Fruhling Strasse--a well-known street in town.
Fruhling Strasse–a well-known street in town.
If you’re not participating in any of the recreational activities, eating, or sleeping, there is still more to do. Check out the castle ruins, the WWII memorial, the casino, or the breathtaking gorge. Take a day trip to the famous Neuschwanstein castle (the model for Disney Land’s Sleeping Beauty castle), the small town of woodworkers, Oberammergau, or visit the monks at Ettal monastery that make their own beer and liqueurs. And, of course, Munich and Innsbruck, two major European cities are located with an hour’s drive or a 90-minute train ride.

To truly experience typical Germany, complete with townspeople wearing lederhosen and dirndls, visit Garmisch-Partenkirchen and your image of Germany will come alive.

For more information on this lovely Bavarian town, visit their website at www.garmisch-partenkirchen.de.

Getting There
Although Garmisch-Partenkirchen is a small town way down south in Germany, there are many ways to get yourself there.

There are two nearby airports if you are planning on flying. Both have nearby train or subway stations to lead you to Garmisch or rental car agencies within the airport for you to pick up a car and hit the autobahns of Germany.

Munich’s Franz Josef International Airport, the eighth largest airport in Europe, is just a two-hour train ride or 45-minute drive from the dreamy town of Garmisch. More than 90 airlines fly into Munich, including all of the major airlines like Delta, Lufthansa, and United, but also the budget airline EasyJet. To find out more about the airport and which airlines fly there, check out the website

While Innsbruck, Austria’s airport isn’t quite as large as Munich’s; it, too, could be an ideal airport to fly into Garmisch. There are more than fifty airlines that fly into Innsbruck, which is also just a two-hour train ride or 45-minute drive away. It’s website is here.

If you’ve already been backpacking around Europe, you are probably familiar with the great train system and can take advantage of that to get to Garmisch.

From Munich, the train leaves approximately every hour on the half hour until the last train, currently at 2327. (Check the schedule though, particularly for weekends and holidays). Even better about the train from Munich is that by purchasing the “Bayernpass” from the desk in the train station, the automatic machine, or even from the conductor on the train, it costs approximately 22 Euro for up to five people for the whole day, including Munich’s subway and underground system.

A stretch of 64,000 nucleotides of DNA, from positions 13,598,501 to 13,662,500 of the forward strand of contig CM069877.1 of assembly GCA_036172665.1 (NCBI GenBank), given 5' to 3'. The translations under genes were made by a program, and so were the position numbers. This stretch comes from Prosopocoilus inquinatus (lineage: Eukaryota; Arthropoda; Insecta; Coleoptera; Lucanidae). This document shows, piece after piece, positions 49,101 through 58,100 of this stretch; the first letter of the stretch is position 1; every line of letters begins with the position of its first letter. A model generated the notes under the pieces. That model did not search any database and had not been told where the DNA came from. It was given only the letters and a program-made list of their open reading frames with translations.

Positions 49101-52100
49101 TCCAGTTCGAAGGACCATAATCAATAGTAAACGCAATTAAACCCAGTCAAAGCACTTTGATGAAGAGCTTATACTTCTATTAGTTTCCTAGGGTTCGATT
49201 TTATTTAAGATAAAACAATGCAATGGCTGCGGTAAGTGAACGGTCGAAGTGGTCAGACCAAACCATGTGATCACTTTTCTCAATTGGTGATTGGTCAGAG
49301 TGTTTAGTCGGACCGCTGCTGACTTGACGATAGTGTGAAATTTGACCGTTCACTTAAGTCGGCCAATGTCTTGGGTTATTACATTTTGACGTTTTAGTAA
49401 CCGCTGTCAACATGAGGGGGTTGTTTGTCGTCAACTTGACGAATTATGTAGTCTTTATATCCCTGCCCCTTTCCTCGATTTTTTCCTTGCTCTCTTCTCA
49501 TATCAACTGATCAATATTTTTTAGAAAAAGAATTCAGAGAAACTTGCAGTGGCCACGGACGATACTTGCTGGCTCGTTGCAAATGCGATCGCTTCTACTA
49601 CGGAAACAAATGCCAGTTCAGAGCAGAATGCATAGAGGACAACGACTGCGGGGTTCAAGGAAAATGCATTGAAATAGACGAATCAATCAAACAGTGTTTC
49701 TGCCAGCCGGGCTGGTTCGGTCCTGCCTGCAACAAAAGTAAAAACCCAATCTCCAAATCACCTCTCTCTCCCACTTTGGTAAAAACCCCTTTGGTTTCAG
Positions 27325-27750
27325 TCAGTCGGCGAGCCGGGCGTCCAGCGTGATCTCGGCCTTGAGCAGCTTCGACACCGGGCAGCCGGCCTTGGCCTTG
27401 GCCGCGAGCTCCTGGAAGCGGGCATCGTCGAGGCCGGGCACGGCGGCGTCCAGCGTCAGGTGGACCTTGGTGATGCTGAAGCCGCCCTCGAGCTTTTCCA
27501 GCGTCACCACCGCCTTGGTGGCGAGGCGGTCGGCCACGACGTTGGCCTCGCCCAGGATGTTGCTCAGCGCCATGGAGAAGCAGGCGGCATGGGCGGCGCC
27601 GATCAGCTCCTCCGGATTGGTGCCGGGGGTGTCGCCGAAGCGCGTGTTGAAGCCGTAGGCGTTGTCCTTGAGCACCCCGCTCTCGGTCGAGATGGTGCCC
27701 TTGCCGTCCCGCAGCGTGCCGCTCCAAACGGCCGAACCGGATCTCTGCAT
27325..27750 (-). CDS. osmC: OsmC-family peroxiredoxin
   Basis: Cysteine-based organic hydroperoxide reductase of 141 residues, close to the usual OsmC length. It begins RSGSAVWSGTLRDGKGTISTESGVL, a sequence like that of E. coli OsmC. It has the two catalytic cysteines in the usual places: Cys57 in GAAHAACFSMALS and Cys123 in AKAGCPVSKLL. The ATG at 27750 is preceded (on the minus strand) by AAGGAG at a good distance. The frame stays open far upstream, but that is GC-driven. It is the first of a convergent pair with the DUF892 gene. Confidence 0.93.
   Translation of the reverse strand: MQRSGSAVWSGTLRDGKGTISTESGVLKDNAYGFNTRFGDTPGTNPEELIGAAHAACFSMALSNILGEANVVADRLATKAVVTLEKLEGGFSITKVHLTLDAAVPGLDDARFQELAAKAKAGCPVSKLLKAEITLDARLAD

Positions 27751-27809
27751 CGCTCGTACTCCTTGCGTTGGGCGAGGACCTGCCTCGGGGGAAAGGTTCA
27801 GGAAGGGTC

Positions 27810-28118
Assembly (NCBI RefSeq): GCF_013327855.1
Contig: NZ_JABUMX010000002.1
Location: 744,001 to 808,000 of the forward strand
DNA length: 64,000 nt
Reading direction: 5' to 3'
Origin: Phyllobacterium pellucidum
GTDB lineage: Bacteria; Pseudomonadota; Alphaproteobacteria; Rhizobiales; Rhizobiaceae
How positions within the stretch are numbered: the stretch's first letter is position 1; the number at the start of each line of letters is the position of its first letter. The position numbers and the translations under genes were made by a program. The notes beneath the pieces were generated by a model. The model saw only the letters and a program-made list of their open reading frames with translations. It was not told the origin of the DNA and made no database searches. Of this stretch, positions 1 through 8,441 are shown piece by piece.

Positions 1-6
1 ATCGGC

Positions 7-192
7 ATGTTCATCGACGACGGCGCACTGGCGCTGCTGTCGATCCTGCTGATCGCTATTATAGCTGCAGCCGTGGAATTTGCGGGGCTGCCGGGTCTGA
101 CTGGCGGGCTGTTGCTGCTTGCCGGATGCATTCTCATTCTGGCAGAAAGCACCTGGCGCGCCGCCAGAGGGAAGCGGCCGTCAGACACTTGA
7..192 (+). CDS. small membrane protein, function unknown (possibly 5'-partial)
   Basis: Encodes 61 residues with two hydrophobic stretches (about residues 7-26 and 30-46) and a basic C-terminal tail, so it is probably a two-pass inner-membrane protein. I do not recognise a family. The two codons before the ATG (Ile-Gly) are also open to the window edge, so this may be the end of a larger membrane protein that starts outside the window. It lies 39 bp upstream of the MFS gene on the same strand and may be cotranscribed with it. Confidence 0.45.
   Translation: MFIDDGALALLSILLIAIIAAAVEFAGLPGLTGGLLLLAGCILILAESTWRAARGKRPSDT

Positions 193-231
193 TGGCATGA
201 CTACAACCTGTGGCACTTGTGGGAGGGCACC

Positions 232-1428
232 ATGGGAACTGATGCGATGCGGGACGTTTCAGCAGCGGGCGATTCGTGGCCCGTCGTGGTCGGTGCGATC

If you’re coming from the South, coming through Innsbruck might be the easier way. It too, runs regular trains to Garmisch-Partenkirchen, but a little less often; only every two hours.

Of course, from anywhere in Europe, you can rent a car and “fly” to Garmisch on the world-famous autobahns of Germany. It is an exciting thrill to look down and realize that you’re driving 100 miles an hour, but always be careful and don’t push yourself, or your car, farther than you can handle. And it is a myth that there aren’t speed limits?”in certain places, there are, and you will be ticketed if you go over the limit.

A view from above (while paragliding!) of the whole town.
A view from above (while paragliding!) of the whole town.
The A95 from Munich is the largest road that enters Garmisch, but to the South there is also the 2 coming from Innsbruck or the 23 coming from Fussen (site of the world-famous Neuschwanstein).

Whether you’re heading straight to Garmisch or stopping at a few other places along the way, you have many options to make sure you make it to this resort town filled with lots of things to do.